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Author Topic: Vertical on a hill 200ft away  (Read 2622 times)
KU6Z
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Posts: 7




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« on: October 22, 2012, 03:02:15 PM »

So I'm think about putting up a vertical on a hill behind my house.  
However I'd have to run 200ft of LMR400 to the base of the antenna
if I were to install it there.  My concern is that a 200ft run is kinda far and
not worth it especially for the loss in db.

Also the other issue is that the hill is not level. It is a never flat, but I plan on put
it on the flattest part of the hill.  I'm sure it is going to make my radiating pattern go away from the hill
primarily, but I have to work with what I got.

I currently have a DX-CC clone installed on house, but the metal in the chimney interferes with the resonance a bit,
so I was hoping to try the hill to see if things come in more clearly.  Also, I have got RFI issues in the house when transmitting on 40m,
and I'm trying to create an antenna away from the house a bit, to see if that helps.  I've already installed a bunch of RFI chokes in the house,
and on the transmission line, and have reduced the RFI alot, but it is still there.

Anyway, I was wondering what the opinions are about putting a vertical 200ft away from my ham shack.  It seems most people in the forums/youtube are able to install their vertical in their backyard within 100ft of their ham shack.  But my backyard is very small and 80% concrete/tile because of our pool. But, directly behind my house is are miles of uninhabited hills with nothing but oil wells. Everytime I look at it I'm thinking of putting an antenna up there.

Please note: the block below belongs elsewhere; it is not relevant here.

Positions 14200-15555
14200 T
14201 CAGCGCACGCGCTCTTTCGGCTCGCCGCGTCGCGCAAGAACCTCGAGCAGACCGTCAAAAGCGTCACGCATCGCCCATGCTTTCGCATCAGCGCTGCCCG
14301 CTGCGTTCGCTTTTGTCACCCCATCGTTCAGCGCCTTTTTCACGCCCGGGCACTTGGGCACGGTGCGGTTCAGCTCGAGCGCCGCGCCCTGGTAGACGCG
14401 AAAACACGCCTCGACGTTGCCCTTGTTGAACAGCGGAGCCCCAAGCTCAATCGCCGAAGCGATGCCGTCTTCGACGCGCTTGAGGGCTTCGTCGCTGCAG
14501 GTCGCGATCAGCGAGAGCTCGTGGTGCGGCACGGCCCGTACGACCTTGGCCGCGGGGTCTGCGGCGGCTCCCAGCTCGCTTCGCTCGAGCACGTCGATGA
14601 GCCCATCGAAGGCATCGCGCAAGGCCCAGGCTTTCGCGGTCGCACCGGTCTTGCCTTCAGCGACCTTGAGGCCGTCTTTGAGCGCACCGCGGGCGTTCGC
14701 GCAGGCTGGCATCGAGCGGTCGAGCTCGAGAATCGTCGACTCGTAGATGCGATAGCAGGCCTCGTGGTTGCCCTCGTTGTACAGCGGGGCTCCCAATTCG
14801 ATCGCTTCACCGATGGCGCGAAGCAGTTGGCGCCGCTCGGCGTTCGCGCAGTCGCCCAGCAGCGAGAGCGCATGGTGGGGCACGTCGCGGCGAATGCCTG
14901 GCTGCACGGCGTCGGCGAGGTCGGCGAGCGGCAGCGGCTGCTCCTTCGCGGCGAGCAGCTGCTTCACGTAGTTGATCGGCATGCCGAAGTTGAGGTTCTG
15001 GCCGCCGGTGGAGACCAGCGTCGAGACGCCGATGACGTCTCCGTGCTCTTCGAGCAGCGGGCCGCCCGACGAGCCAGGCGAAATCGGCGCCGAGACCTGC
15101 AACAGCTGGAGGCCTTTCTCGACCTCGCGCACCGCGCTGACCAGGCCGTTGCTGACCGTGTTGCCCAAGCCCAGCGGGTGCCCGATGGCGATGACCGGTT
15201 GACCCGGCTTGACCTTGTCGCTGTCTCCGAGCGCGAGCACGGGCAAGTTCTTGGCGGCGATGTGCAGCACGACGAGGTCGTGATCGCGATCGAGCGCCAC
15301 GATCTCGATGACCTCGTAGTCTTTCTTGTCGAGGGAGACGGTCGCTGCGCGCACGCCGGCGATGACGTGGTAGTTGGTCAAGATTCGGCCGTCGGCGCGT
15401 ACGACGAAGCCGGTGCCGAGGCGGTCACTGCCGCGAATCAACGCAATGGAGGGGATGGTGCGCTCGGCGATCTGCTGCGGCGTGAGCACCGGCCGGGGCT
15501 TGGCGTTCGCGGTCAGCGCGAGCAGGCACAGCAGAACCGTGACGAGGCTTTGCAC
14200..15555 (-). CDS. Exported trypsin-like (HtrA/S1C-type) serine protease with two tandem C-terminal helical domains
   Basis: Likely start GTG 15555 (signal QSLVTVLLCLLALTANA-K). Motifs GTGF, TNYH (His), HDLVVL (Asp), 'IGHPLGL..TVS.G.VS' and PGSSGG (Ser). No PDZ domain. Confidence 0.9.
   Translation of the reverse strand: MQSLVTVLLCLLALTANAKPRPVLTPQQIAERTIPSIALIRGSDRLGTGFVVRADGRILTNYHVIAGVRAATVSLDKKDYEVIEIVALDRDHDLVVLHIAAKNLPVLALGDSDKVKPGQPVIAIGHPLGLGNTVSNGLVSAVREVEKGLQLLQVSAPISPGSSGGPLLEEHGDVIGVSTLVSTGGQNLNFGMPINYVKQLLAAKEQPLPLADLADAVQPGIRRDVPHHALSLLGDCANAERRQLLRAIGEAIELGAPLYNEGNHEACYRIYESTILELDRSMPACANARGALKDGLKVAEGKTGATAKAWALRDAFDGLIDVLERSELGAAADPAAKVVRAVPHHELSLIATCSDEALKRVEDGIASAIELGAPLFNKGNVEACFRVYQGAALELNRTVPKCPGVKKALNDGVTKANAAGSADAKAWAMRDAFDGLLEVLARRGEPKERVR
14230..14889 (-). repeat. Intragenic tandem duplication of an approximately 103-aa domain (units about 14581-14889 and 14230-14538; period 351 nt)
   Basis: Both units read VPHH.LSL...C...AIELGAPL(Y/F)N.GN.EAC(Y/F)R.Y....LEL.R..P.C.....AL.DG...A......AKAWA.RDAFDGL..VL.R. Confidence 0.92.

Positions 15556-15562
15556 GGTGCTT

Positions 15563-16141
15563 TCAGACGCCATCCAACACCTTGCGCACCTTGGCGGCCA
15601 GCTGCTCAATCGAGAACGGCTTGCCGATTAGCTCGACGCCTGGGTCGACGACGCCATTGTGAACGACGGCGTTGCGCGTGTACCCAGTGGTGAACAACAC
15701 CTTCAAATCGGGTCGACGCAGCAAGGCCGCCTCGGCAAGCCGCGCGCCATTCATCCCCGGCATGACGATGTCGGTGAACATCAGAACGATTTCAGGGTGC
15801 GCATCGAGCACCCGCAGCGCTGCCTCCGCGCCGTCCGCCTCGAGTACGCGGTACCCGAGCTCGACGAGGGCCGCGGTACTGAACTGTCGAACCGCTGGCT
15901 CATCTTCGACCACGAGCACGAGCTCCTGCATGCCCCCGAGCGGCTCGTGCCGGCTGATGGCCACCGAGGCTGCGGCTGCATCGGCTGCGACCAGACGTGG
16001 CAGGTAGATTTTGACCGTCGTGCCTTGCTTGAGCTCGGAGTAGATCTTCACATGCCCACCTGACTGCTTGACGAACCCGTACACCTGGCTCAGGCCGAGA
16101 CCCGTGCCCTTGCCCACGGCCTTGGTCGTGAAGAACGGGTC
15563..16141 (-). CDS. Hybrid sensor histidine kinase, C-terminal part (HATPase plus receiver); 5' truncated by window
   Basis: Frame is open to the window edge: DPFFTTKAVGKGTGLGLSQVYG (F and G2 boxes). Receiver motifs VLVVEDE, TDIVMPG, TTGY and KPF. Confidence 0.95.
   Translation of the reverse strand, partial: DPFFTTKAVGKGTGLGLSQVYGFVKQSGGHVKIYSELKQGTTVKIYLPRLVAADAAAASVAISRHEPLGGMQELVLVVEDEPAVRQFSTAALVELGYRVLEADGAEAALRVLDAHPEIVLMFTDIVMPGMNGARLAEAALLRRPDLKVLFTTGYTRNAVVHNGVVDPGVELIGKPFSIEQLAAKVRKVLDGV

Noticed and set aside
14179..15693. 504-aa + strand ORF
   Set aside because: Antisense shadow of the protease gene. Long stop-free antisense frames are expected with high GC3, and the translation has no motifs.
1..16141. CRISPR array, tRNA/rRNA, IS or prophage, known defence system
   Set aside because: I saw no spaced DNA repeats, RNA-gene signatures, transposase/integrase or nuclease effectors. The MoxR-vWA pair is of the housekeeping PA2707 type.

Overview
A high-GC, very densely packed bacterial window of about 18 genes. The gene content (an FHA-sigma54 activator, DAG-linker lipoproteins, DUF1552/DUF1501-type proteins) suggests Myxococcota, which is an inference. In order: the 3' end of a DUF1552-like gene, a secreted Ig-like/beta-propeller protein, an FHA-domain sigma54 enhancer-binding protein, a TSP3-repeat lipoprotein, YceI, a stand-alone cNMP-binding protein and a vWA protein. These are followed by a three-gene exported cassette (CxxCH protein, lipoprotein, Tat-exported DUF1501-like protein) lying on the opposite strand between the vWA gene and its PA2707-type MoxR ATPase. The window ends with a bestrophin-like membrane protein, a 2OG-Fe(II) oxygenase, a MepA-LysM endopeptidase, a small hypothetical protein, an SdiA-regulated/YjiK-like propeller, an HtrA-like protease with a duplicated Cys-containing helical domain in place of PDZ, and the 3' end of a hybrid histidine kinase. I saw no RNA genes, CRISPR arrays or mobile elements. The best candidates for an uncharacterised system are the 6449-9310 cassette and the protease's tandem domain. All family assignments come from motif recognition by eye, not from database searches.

Attached is a picture that kinda illustrated what it looks like behind my house.
http://aaronryan.com/wordpress_ham/wp-content/uploads/2012/10/VerticalOnBreaHill.jpg

And here is a link to a satellite pic of hill and
my plans of where I'm putting the antenna:
http://aaronryan.com/wordpress_ham/wp-content/uploads/2012/10/VerticalOnBreaHill-satellite.jpg

Any thoughts or suggestions?

Aaron KU6Z
« Last Edit: October 22, 2012, 03:27:54 PM by KU6Z » Logged
N4NYY
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Posts: 4742




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« Reply #1 on: October 22, 2012, 03:16:22 PM »

The calculator says .9 dB attenuation at 14 MHz. 1.3 dB at 28 MHz.

I would not lose sleep over the loss.

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WB2WIK
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Posts: 20547




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« Reply #2 on: October 22, 2012, 03:33:36 PM »

If you're drawing is accurate, looks like there are trees farther up the hill.

Why not use those to install a much more elevated dipole and skip the vertical? Wink

If you use a "matched" dipole (parallel, trap, or whatever so it's actually matched for the bands in use) the loss in even 400' of LMR400 isn't much.

When I had a hillside home 1993-1999 (the climb up to the top end of my back yard was 90 feet above the house, which was only 10' above street level, and the yard was over 200 feet deep), my "shortest" coax run going up there was 275 feet; the longer ones were over 300 feet.  I never really noticed anything, regarding cable loss when using matched antennas.
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KF6ABU